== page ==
Members Centennial Grove 2018 Supports Stewardship

More than 1,400 members contributed to the League’s first crowdfunded grove in Peters Creek Old-Growth Forest, a League-owned property.


Supporters Share Why They Stand for Redwoods

See what they have to say, and tell us about your favorite redwoods park.

Kids’ Grove

Try Our Forest Matching Game and Word Search

Learn about the plants and animals of the redwood forests, and see if you can find all the climate-change terms in our puzzle.


President and CEO
Sam Hodder

Chief Marketing and Communications Officer and Editorial Director
Jennifer Benito-Kowalski

Senior Manager of Marketing Communications and Managing Editor
Jennifer Charney

Art Direction and Design
Day Projects

Online Design
Regan Ranoa, Senior Manager of Digital Marketing
Marcos Castineiras, Digital Marketing Specialist

Communications Assistant
Pearl McLeod

[email protected]

Since 1918, Save the Redwoods League has protected and restored redwood forests and connected people with their peace and beauty so these wonders of the natural world flourish. Your donations help us purchase redwood forests and the surrounding lands needed to nurture them; regenerate logged forests so they become spectacular havens for future generations; study how to best protect and restore these global treasures; and introduce people to these magical places.

Save the Redwoods 2019 Gala

Save the Redwoods 2019 Gala

Join us under the redwoods on Saturday, October 12, at the National AIDS Memorial Grove in San Francisco for our gala to benefit the League’s education and parks support programs. Enjoy an unforgettable cocktail reception, tall-trees performance, an elegant dinner, a live auction of redwoods adventures, and dancing.

Protect Giants for Future Generations

Protect Giants for Future Generations

You can safeguard the immersive experience of our redwood forests for the next generation of wanderers: It’s as simple as including a gift to Save the Redwoods League in your will or trust.
Learn more

Join Our Leading Circles

Join Our Leading Circles

Protect and restore our redwood forests for future generations through your generosity today: Become a member of the Canopy Club with an annual gift of $10,000 or more, or the Redwood Leadership Circle with an annual gift of $1,000 or more, and enjoy special redwoods experiences. For more information, contact Georgia Young, Director of Major Gifts.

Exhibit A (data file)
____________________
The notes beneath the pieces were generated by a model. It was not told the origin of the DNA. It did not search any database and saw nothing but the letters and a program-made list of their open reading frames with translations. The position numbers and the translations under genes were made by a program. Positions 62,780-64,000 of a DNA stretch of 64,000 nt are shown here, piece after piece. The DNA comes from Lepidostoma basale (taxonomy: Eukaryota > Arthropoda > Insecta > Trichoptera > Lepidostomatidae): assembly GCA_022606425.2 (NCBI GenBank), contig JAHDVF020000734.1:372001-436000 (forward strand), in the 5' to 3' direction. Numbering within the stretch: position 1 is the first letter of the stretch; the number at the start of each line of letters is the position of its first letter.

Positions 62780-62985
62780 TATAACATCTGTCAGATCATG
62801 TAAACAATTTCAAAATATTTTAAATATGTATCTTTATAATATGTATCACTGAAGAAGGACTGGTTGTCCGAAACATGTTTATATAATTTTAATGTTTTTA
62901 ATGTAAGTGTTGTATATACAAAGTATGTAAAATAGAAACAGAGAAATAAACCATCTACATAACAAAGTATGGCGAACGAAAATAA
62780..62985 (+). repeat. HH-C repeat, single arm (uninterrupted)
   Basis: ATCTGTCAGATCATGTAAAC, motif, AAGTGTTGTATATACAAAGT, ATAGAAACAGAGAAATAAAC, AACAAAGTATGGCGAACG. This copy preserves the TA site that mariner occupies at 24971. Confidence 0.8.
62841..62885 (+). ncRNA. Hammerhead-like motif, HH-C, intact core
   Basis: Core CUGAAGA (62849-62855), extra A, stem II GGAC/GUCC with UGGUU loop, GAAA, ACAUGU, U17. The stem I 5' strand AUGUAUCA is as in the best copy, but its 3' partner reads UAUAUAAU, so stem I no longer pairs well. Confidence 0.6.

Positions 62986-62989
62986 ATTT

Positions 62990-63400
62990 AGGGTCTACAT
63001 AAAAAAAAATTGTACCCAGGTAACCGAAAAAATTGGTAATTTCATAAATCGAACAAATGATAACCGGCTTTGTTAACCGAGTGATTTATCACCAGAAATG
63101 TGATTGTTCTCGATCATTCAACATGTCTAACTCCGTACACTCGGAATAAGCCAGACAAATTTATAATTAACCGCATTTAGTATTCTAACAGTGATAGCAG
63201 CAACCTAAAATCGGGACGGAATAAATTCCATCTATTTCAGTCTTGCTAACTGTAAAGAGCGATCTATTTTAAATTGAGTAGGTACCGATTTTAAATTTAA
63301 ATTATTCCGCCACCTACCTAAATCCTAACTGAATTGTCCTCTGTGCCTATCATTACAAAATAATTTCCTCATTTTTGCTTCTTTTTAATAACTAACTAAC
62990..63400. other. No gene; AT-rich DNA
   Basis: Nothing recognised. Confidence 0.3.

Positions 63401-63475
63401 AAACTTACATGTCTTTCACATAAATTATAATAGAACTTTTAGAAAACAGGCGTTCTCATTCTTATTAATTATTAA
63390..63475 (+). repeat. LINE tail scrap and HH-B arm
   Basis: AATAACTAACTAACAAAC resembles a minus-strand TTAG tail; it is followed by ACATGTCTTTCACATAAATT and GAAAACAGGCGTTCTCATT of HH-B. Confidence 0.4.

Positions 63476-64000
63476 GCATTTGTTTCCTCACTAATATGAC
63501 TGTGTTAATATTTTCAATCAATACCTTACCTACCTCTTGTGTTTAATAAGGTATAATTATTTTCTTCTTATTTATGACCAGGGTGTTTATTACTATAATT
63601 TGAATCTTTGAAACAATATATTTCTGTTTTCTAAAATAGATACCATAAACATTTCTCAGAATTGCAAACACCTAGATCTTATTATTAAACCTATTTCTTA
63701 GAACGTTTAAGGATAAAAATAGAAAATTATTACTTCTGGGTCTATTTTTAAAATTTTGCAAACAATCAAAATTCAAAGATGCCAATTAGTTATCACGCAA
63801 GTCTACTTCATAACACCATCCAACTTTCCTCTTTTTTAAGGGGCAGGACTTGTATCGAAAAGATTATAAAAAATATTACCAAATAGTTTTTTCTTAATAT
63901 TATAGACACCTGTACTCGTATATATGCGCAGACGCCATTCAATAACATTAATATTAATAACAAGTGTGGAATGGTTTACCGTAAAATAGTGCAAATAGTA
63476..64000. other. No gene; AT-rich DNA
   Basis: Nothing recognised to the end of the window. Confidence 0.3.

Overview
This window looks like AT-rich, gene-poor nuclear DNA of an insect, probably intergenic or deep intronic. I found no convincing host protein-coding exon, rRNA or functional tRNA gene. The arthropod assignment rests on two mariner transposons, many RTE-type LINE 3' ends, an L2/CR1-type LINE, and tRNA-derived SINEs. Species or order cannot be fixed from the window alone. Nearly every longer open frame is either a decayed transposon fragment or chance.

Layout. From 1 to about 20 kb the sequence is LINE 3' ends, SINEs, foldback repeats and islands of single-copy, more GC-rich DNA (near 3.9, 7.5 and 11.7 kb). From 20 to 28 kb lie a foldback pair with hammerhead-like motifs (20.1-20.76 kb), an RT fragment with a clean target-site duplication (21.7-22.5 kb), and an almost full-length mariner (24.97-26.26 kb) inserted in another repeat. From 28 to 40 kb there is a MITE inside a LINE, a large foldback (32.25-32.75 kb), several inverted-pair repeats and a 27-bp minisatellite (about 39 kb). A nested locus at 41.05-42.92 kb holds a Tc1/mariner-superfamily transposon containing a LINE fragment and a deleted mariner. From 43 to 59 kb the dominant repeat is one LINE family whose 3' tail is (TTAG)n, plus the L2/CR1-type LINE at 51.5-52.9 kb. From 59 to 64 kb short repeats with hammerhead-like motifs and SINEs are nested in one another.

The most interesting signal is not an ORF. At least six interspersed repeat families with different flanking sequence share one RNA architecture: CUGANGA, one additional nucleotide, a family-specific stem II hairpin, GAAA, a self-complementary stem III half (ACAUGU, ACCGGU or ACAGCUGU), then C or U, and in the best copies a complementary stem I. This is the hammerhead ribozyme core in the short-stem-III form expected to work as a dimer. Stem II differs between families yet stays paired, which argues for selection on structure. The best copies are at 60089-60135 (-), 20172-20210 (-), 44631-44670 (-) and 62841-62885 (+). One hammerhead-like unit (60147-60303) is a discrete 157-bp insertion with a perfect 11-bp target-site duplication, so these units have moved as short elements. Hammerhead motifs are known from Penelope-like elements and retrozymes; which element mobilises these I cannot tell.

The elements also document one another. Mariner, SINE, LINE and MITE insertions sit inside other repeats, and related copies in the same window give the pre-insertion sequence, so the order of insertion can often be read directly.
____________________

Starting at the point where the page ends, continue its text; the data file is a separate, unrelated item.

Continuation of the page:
Email for information


Shelana deSilvaShelana deSilva is the League’s Director of Government Affairs and Public Funding. She has a strong record of helping national and statewide nonprofits lead campaigns and secure public funding.
Mary FlahertyMary Flaherty is a freelance reporter and copyeditor. She has reported for several local newspapers and copyedited for the San Francisco Chronicle.
Max ForsterMax Forster is a coast redwood enthusiast and photographer based in Humboldt County, California. His work has been published by American Forests and various online outlets.
Mark HertsgaardMark Hertsgaard is the environment correspondent for The Nation magazine and the author of seven books that have been translated into 17 languages, including Earth Odyssey and HOT. Photo by Francesca Vietor.
Alisha LaboricoAlisha Laborico, owner of Fig & Olive Photography, discovered her passion for photography a few years into practicing medicine in San Francisco. Shortly after relocating to Alameda with her family, she began to pursue it full time.
Amanda MachadoAmanda Machado is a writer and facilitator whose work has been published in The Atlantic, The Washington Post, Harper’s Bazaar, Outside, and other outlets.
Glen MartinGlen Martin was an environmental reporter for the San Francisco Chronicle for many years, and has contributed to more than 50 magazines, including Discover, Audubon, Forbes, and Outside.
Jon ParmentierJon Parmentier says he was lucky to spend seven years among the redwoods, photographing them, hiking and composing music.
Dana PobleteDana Poblete is a Los Angeles-based writer who covers sustainable lifestyles and natural history for publications including Condé Nast Traveler and Audubon.
Harry PollackHarry Pollack joined Save the Redwoods League as general counsel in 2011. He brings over 30 years of experience in the fields of law and real estate transactions.
Victoria ReederVictoria Reeder is a conservation photographer excited about preserving redwoods, and working to help all of us have equal access to nature. Her work has been published in Audubon, Alpinist, outdoor adventure books, and various online publications.
Kristen ShiveKristen Shive, PhD, joined the League as the organization’s Senior Scientist in 2018, bringing decades of experience in fire management and ecological research in national parks, including Yosemite.
Stephen C. SillettProfessor Stephen C. Sillett, PhD, is the Kenneth L. Fisher Chair of Redwood Forest Ecology in the College of Natural Resources & Sciences at Humboldt State University.
Scott StephensScott Stephens, PhD, is a professor at the University of California, Berkeley, who studies fire ecology; forest ecology, policy, and management; and how climate change will affect fire. Photo by Richard Cue.
Paolo VesciaPaolo Vescia is a lover of trees and an award-winning photographer based in Pacifica, California. His work has appeared in The New York Times, Smithsonian, Rolling Stone, and various California newspapers.
Tim WhalenTim Whalen serves as the Chief Development Officer and has over 20 years of fundraising leadership experience in the San Francisco Bay Area.
Deborah ZiertenDeborah Zierten joined the League’s staff in 2013 as the Education & Interpretation Manager. She brings with her extensive experience teaching science, developing curricula, and connecting kids to the natural world.